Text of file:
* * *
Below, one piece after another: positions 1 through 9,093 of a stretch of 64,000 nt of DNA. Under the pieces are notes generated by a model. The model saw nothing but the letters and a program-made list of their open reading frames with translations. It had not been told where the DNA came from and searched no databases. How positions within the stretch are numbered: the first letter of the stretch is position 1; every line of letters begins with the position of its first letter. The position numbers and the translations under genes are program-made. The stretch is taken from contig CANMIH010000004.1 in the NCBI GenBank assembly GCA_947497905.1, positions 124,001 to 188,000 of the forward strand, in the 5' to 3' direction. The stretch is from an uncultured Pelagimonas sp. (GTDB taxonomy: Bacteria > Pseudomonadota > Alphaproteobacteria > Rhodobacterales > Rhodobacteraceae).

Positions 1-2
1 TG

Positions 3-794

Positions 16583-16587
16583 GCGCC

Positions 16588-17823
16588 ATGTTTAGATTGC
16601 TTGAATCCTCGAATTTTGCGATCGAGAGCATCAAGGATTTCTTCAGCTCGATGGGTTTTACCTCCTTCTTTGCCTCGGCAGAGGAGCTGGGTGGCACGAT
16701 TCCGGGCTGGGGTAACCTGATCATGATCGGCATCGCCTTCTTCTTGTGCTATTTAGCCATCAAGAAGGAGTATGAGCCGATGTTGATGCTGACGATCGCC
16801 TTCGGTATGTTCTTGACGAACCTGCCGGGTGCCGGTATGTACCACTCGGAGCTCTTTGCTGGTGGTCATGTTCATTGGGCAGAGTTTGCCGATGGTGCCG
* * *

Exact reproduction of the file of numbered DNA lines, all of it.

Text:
Below, one piece after another: positions 1 through 9,093 of a stretch of 64,000 nt of DNA. Under the pieces are notes generated by a model. The model saw nothing but the letters and a program-made list of their open reading frames with translations. It had not been told where the DNA came from and searched no databases. How positions within the stretch are numbered: the first letter of the stretch is position 1; every line of letters begins with the position of its first letter. The position numbers and the translations under genes are program-made. The stretch is taken from contig CANMIH010000004.1 in the NCBI GenBank assembly GCA_947497905.1, positions 124,001 to 188,000 of the forward strand, in the 5' to 3' direction. The stretch is from an uncultured Pelagimonas sp. (GTDB taxonomy: Bacteria > Pseudomonadota > Alphaproteobacteria > Rhodobacterales > Rhodobacteraceae).

Positions 1-2
1 TG

Positions 3-794

Positions 16583-16587
16583 GCGCC

Positions 16588-17823
16588 ATGTTTAGATTGC
16601 TTGAATCCTCGAATTTTGCGATCGAGAGCATCAAGGATTTCTTCAGCTCGATGGGTTTTACCTCCTTCTTTGCCTCGGCAGAGGAGCTGGGTGGCACGAT
16701 TCCGGGCTGGGGTAACCTGATCATGATCGGCATCGCCTTCTTCTTGTGCTATTTAGCCATCAAGAAGGAGTATGAGCCGATGTTGATGCTGACGATCGCC
16801 TTCGGTATGTTCTTGACGAACCTGCCGGGTGCCGGTATGTACCACTCGGAGCTCTTTGCTGGTGGTCATGTTCATTGGGCAGAGTTTGCCGATGGTGCCG